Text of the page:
Argo Netherlands and Argo France joined their efforts to compare the new RBR CTD sensors with the standard SBE CTD, deploying pairs of Argo floats in the north of Curaçao, a Dutch Caribbean Island.
Diversifying providers to secure sensor provision at a competitive cost is one of the main current objectives of Euro-Argo, to sustain and expand the Argo floats network.
For that purpose, Argo Netherlands and Argo France collaborated to deploy four floats each during the Mixation cruise, from the Dutch research vessel Pelagia while on transit from Curaçao to a mooring site near Bermuda at the end of April. Thus, this cooperative mission had a specific objective: deploy the Dutch floats equipped with the new RBR CTD sensors side-by-side with French floats that are equipped with the standard SBE CTD, to compare these two sensors.
In January, a similar swarm experiment was conducted by BSH, who deployed five pairs of floats in the frame of the DArgo2025 project in a strong cyclonic eddy in the Northeast Atlantic.
Two Argo floats ready to be deployed. The left one carries a SBE CTD sensor, the right one a RBR CTD sensor.
© Sjoerd Groeskamp
How can floats be deployed to effectively compare their sensors?
- To allow for a thorough inter-comparison between the two sensor types the floats need to be deployed a few metres apart.
- To obtain enough data for comparison, the cycling frequency of the floats was set to two days for the first 15 cycles.
Positions of the floats during their first month of operation.
- WMOs of the four Dutch floats equipped with RBR sensors: 3902456, 4903629, 2903766, 3902457
- WMOs of the four French floats equipped with SBE sensors: 6903137, 6903136, 6903135, 6903134
After one month, the distance between the floats of each pair was only a few kilometres!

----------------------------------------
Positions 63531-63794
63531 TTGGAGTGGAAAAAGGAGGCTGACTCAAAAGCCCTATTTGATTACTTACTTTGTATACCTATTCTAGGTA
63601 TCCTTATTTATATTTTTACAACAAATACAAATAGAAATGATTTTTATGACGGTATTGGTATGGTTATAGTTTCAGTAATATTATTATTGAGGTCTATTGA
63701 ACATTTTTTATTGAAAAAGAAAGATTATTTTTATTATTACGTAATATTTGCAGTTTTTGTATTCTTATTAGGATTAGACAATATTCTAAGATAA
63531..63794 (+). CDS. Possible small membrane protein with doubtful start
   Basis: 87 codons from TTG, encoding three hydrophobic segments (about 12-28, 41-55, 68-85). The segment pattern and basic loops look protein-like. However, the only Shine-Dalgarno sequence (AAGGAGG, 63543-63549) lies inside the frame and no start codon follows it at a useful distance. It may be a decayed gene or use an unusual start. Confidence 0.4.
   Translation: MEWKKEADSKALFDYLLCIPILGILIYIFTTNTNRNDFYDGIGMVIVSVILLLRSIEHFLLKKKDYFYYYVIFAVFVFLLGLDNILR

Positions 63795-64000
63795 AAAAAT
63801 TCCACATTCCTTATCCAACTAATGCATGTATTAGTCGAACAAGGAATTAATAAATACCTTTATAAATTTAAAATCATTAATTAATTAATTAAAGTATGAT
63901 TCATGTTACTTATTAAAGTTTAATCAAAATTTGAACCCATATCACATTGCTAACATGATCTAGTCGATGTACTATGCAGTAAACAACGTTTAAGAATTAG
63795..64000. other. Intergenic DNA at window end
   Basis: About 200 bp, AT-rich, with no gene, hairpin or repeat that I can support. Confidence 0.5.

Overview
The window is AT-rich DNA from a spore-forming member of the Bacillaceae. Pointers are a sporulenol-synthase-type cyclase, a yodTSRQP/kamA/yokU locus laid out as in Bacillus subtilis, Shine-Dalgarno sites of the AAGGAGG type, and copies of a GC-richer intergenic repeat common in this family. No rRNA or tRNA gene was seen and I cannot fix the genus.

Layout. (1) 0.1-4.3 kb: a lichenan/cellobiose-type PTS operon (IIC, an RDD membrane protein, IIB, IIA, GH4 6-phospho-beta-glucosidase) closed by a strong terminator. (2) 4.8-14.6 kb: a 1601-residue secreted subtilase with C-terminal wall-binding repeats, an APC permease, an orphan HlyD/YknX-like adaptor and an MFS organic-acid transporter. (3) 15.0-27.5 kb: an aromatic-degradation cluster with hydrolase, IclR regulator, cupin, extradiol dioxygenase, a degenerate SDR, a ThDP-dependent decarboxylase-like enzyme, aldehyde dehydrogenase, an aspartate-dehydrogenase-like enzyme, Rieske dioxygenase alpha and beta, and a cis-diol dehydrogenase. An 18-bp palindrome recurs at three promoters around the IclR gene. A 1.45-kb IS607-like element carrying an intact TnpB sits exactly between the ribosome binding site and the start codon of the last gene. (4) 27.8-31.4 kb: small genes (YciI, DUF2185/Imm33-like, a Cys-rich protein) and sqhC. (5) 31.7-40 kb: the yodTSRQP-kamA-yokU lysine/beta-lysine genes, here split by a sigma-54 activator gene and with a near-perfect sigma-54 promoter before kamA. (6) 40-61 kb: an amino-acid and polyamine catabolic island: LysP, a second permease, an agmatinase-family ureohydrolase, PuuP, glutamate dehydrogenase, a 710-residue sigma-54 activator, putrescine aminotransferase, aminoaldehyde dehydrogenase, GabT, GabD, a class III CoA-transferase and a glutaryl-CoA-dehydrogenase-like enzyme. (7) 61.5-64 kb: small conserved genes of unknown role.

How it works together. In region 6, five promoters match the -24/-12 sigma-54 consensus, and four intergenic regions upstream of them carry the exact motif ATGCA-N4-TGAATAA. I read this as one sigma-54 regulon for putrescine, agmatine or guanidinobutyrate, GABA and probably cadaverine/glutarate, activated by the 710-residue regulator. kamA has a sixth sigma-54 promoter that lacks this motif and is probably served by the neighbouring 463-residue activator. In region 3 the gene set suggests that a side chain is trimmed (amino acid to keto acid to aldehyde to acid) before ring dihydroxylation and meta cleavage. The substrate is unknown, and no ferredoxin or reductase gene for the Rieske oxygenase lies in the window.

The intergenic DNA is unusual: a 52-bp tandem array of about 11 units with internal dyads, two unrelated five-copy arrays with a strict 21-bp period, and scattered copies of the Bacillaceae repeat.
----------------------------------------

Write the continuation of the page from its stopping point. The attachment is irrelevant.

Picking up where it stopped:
First full-depth profile, two days after launch
After one month (15 cycles)
The first profiles, taken when the floats were practically at the same position, show that both sensors give the same results.
A close look at the measured values shows that below 1500 dbar, where the impact of natural variability is small, the differences between the two sensors are smaller than 0.02 K for temperature and 0.01 PSU for salinity. These differences are also found for the other float pairs.
For temperature, the differences are larger than the required accuracy of 0.002 K, while for salinity they are just within the error bounds of 0.01 PSU.
One month later, the picture has not changed much over most of the depth range.
However, some clear differences occur in a range around roughly 500 dbar. These differences cannot be explained by sensor differences but are clearly of physical origin. Obviously, natural variability is large enough in this depth range to produce such differences on a scale of a few kilometres. It is the same depth range in which staircase-like changes in T and S can be seen. Such staircases are produced by double diffusive mixing, so called “salt-fingering” (e.g., van der Boog et al. (2019), doi:10.1029/2018JC014877).
Profiles of temperature and salinity from one pair of floats.
Float WMO ID 6903137 (blue) is equipped with a SBE sensor, float WMO ID 3902457 (orange) with a RBR sensor.